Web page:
Tom the Wonder Horse Saves the Day
Copyright © Judith ShawTom was an amazing horse. The only time I ever saw him afraid was in a town parade with the bagpipes playing right behind him. Otherwise, his reaction to scary things happening was to sigh. Deeply.
Except for the (first) time we got lost.
I’d gone for a hack with a friend who lived on the other side of Lebanon Mountain. We’d had a good ride, though it was brutally hot. As we split up, Cathy told me to call her when I got home. Tom and I trotted and cantered up the gas line, looking for the trail that would take us home.
There were a few trails off the gas line, and I was pretty sure I knew the right one. I found it, and we started walking up the trail, which suddenly got much steeper than I remembered. I turned Tom around, but the trail was too steep to go down. Things really didn’t look right but, since I couldn’t go down, I had to keep going, right?
I got to the top and the trail disappeared. Completely. All I saw were knee-high ferns, rocks and close-packed trees. I tried to find my way through the trees, but the ferns hid any obstacles. I didn’t want Tom to step in a hole and break a leg, but I couldn’t see how to go forward.
The mountain was deserted. No squirrels, no human tracks, not even the sound of a bird. And time was passing.
Tom took control. He turned around until he found a gap in the trees and went through it. He stopped and looked around, found another gap and went through it. There was no pattern to the gaps, but Tom kept finding them. I gave him a few suggestions; he ignored me. After what seemed like a long time, I realized that his choice of gaps was not arbitrary. He was doing his best, given the dense growth of trees, to go in ever-widening circles. Thank God one of us knew what to do.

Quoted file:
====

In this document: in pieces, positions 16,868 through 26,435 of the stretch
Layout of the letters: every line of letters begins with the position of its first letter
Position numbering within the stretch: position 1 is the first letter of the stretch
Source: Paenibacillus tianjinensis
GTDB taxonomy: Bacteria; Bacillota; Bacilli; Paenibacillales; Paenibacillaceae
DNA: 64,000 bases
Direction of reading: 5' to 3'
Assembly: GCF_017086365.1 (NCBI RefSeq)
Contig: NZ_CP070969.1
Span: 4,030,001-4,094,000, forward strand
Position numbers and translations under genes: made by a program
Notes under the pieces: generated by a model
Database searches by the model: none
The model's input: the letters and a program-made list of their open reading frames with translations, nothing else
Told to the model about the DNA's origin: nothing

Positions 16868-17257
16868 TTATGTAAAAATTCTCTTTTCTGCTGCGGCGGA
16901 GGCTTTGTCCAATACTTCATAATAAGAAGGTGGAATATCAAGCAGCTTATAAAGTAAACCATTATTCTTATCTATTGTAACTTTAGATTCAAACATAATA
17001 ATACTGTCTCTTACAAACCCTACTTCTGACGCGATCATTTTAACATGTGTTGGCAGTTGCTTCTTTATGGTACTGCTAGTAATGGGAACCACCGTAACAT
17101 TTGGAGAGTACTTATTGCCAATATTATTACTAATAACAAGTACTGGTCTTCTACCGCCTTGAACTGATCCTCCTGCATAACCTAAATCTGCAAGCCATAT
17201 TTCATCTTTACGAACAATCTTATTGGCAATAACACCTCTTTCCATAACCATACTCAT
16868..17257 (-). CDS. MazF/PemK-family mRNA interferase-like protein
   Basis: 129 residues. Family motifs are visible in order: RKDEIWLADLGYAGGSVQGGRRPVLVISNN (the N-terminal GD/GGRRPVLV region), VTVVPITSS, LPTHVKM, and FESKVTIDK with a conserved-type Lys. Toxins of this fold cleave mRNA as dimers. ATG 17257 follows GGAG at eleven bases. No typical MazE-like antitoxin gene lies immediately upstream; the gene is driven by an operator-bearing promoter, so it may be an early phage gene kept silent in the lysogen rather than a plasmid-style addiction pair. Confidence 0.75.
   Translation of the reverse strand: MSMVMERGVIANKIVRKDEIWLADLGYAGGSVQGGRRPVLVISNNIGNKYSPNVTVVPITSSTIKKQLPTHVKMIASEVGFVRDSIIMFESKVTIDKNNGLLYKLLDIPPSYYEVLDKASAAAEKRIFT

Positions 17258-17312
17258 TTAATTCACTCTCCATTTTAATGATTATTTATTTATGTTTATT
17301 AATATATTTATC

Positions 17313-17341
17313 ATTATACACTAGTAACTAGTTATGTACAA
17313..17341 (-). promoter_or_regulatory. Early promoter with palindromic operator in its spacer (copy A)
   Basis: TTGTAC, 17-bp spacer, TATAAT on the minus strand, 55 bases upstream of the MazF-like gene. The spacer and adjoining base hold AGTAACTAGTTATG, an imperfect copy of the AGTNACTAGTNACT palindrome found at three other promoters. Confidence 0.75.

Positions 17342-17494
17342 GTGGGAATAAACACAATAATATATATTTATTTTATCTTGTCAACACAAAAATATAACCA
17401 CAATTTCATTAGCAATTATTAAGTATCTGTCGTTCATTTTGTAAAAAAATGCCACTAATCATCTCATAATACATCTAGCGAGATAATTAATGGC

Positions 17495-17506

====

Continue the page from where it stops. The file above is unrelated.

Finally, the trees thinned out, and a faint trail appeared.
Tom walked with determination down the trail. After a while there was a crossroads. He stopped and sniffed the air. His walk lengthened, and he moved confidently (and smugly?) in a new direction. All I could do was sit in the saddle like a lump. We broke out of the woods in a meadow above our house. Nearly three hours had passed.
I took Tom to the barn next door where he boarded. The owner was there, and I asked if he’d been worried when I didn’t come back. He said I had come back. No, I’ve been lost on the mountain. But I saw you . . . Oh. That wasn’t Tom, it was Cody! They really look alike, ha ha.
I called Cathy on my cell phone. Weren’t you worried when I didn’t check in? No, I thought you’d gone swimming in your pond. What?!
I undressed Tom and hosed him down. We both were hot and sweaty. Then I put him in his stall with a flake of hay. His dinner would be coming soon. I went home to make mine.